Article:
The old barn had never been so festive. It was filled with decorated tables and little accent lights. Adorning the walls were country decor and standing below the art stood the caterers ready to serve the guests at their appointed time. But right now the center of attention rested solely on the beautiful bride slowly walking down the aisle with her daddy. As they drew near the rustic stage, the groom stepped down and took her hand in his. But not before the father kissed his daughter on the cheek as if to say to the nervous groom, “I’m releasing her to you.” It was the final moment a father and daughter would share the same last name. It had been Frey for 25 years but today, the bride would become a Harrison.
The young woman who now stood before me was like a second daughter to my wife and me. She is the best friend of our own daughter and early on had asked me to perform her wedding one day. That day had finally arrived this Memorial Day weekend.
The best part of performing a wedding ceremony is you get the best seat in the house, literally. You see what the groom sees; a breathtaking bride radiating confidence, excitement, and adoring love. Sometimes I feel embarrassed that I am imposing on such a sacred an intimate moment. As if this pairing of hearts would best be viewed from a distance with a shaft of filtered light casting its glow only on them. An audience of two just for God.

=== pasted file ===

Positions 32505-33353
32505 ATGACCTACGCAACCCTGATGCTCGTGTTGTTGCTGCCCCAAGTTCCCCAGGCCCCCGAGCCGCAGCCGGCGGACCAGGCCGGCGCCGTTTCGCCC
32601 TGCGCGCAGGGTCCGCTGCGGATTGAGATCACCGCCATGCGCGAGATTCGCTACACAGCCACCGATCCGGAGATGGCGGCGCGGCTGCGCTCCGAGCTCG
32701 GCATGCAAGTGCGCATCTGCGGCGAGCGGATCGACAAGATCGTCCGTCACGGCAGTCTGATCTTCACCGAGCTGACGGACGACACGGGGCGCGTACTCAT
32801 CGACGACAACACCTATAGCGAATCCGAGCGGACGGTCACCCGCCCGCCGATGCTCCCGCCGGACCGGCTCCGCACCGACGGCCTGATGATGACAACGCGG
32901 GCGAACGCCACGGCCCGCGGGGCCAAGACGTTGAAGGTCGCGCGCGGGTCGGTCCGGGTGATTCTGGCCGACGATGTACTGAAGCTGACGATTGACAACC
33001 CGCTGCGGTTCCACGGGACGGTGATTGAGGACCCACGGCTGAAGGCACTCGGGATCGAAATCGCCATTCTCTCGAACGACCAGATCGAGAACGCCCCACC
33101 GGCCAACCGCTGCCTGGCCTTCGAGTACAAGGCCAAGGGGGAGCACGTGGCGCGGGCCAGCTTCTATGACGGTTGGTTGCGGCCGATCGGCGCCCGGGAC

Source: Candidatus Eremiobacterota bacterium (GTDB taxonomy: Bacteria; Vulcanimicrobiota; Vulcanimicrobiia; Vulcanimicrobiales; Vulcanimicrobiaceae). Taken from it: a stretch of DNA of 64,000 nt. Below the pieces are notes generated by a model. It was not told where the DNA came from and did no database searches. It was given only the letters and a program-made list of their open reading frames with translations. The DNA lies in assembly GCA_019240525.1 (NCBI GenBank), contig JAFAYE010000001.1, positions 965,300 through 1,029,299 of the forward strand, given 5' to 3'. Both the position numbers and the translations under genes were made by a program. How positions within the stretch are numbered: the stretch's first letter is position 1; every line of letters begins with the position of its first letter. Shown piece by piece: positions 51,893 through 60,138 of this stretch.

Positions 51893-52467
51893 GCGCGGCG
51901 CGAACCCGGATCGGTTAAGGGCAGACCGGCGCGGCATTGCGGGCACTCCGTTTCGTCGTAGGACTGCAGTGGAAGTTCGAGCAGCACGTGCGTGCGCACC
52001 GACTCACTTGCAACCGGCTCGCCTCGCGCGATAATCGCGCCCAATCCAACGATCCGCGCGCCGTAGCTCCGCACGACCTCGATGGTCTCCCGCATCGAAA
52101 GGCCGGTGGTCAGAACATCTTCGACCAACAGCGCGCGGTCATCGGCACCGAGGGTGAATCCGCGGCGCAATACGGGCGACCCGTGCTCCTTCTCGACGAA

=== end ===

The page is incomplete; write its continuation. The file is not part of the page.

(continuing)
Yet as I looked upon the bride, I saw love at it’s finest. There was no hesitation with the vows, each promised to be faithful through sickness and health, good and bad. I have performed countless weddings, but this one gave me great confidence. I know it will last. They came to this little country barn prepared. They carried three things in their heart: God, love, and trust. The three strands that makes any relationship strong and lasting.
I kept my message brief but offered this counsel. Never stop dating each other, always make each other laugh at least once a day, and always strive to affirm and respect each other daily.
I wish you could have been where I stood Sunday. For I was in the presence of God. In a little barn in central Tennessee a couple pledged their undying love to each other in front of family and friends. My eyes conveyed what my heart could not. I shed a few tears because for a brief moment, everything in the world was alright and I’d forgotten what that felt like. No wonder my heart was happy.